Malcolm Browne
[Journalist and photographer, b. 1931, New York, d. 2012, New Hampshire.]

 I had no point of view. I was concerned that [the photographs] be properly exposed, but since the subject was self-illuminated that wasn’t much of a problem. (On his 1963 photograph of self-immolation of South Vietnamese Buddhist monk Thich Quang Duc.) 

Uta Barth
[Photographer, b. 1958, Berlin, lives in Los Angeles.]

 I have never been interested in making a photograph that describes what the world I live in looks like, but I am interested in what pictures (of the world) look like. 

William Blake
[Poet and artist, b. 1757, London, d. 1827, London.]

 Man is led to believe a lie, when he sees with, not through the eye. (Aphorism adopted by Edward Weston) 

Matthew Barney
[Artist, b. 1967, San Francisco, lives in New York.]

 I don’t think my work is so strange. It’s just a matter of having the discipline to go the whole way with an idea, to stretch it as far as it can go. 

Bernd Becher
[Photographer, b. 1931, Siegen, Germany, d. 2007, Rostock, Germany.]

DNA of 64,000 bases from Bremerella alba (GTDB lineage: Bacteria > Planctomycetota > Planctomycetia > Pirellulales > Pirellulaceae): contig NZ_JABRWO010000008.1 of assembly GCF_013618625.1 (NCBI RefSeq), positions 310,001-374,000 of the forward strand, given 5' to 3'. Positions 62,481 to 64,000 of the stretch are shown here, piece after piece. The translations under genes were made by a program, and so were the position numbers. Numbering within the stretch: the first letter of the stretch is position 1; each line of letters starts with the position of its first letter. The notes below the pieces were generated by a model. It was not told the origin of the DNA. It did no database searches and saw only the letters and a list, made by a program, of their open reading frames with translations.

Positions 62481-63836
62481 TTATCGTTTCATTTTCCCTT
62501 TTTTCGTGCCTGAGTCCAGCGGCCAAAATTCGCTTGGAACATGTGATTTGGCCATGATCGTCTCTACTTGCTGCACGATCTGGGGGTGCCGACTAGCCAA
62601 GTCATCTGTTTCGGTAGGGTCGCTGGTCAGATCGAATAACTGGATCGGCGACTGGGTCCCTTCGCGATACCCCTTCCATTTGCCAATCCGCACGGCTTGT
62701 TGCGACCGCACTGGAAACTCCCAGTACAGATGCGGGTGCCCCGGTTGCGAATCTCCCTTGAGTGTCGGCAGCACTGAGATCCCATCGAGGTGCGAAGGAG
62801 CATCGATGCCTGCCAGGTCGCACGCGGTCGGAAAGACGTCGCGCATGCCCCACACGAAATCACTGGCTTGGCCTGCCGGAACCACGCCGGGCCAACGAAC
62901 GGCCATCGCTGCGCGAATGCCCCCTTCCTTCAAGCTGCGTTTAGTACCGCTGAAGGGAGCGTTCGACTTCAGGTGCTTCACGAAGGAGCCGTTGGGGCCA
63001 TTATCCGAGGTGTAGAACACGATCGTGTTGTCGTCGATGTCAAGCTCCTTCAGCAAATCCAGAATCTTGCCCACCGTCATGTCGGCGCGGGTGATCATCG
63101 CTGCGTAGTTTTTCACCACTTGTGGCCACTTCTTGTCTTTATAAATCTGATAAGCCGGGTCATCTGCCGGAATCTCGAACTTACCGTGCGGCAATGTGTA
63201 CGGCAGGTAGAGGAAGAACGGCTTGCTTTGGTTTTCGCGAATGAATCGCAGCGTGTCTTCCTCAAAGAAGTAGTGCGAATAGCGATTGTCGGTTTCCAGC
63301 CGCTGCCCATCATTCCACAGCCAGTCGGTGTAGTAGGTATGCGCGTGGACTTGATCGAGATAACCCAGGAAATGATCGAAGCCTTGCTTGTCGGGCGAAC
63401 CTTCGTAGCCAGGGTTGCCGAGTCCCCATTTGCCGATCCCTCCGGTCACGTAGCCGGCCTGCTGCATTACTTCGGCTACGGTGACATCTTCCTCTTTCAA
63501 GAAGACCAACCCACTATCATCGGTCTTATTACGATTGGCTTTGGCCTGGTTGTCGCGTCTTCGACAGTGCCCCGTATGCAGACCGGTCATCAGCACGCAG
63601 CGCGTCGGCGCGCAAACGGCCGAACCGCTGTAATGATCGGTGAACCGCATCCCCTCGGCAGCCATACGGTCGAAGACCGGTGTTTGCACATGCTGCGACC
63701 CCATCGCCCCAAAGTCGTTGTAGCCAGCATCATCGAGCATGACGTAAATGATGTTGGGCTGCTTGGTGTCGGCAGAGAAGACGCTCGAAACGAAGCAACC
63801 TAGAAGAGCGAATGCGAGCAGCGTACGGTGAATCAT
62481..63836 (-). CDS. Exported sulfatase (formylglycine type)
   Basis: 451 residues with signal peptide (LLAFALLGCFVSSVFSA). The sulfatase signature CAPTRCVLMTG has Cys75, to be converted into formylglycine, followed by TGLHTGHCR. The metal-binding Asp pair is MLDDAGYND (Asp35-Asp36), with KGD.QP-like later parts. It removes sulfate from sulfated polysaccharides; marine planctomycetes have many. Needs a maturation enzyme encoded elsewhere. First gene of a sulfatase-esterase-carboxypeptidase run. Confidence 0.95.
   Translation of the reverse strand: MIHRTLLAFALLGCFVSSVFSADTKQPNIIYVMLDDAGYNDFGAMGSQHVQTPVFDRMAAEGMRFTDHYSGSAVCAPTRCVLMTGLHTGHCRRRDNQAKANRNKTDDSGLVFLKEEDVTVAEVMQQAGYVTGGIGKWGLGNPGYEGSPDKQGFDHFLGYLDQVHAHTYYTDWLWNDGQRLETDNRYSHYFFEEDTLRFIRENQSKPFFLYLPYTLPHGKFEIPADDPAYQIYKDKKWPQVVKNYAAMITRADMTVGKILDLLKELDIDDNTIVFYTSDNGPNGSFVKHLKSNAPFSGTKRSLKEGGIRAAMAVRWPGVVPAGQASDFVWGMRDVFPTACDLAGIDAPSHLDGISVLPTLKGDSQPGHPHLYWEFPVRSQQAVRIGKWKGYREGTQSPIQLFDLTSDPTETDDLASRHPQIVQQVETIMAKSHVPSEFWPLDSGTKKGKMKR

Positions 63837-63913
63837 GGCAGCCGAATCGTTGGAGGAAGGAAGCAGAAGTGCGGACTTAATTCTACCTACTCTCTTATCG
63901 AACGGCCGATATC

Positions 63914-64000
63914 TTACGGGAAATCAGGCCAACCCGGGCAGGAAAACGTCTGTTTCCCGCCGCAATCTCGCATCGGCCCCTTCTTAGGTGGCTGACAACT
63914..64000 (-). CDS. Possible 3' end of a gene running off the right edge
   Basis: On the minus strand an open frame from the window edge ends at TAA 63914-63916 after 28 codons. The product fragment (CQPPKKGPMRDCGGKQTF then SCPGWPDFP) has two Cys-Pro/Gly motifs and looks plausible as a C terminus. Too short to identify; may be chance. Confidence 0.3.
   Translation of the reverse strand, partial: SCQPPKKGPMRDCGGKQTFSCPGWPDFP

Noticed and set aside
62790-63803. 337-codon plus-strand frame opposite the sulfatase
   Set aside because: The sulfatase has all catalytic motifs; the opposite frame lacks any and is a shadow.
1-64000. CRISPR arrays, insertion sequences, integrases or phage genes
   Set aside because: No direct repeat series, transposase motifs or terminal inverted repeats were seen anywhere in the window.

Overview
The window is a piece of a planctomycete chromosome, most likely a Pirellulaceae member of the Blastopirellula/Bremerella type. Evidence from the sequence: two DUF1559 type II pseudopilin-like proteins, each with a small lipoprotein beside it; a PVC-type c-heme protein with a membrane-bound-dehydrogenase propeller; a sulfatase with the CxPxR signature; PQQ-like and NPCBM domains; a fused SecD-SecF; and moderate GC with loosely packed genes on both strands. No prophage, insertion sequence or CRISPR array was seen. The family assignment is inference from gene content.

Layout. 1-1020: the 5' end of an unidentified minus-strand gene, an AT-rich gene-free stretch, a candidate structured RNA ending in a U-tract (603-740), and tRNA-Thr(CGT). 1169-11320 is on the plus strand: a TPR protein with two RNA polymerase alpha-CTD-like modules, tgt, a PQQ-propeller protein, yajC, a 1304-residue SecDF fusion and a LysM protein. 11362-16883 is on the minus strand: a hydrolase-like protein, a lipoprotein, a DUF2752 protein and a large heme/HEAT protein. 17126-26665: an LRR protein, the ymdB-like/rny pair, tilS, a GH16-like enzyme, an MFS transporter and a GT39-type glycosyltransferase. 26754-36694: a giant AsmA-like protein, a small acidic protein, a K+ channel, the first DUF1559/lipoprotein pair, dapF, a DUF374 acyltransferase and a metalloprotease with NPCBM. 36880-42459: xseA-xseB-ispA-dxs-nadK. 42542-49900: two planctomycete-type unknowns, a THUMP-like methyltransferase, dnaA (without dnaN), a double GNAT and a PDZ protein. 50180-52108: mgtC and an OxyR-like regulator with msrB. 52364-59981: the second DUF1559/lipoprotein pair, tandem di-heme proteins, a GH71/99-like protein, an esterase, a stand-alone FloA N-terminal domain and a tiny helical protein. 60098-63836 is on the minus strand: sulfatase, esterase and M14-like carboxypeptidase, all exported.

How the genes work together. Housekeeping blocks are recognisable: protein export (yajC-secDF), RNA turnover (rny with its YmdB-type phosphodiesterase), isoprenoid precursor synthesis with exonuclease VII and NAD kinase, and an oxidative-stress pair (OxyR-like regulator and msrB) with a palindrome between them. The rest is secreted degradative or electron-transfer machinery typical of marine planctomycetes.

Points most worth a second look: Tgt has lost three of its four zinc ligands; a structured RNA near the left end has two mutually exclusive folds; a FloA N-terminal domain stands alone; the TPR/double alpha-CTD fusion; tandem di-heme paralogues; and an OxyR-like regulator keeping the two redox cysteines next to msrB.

All we did was to turn back the time to a photography of precision which is superior to the human eye. 

Ruth Bernhard
[Photographer, b. 1905, Berlin, d. 2006, San Francisco.]

 I never look for a photograph. The photograph finds me and says, “I'm here!” and I say, “Yes, I see you. I hear you.” 

David Byrne
[Musician and artist, b. 1952, Dumbarton, Scotland, lives in New York.]

 …if photos can reproduce the world more perfectly than any painter, can capture an instant, a look, a gesture, then what makes a painting good anymore? Painting subverts this subversion of its traditional nature by redefining itself—art is idea, not simply skillful execution. So, a work can be crudely made, or even machine made—but it has to be practically and functionally useless. 

Jorge Luis Borges
[Writer, poet, and librarian, b. 1899, Buenos Aires, Argentina, d. 1986, Geneva, Switzerland.]

 Image is sorcery.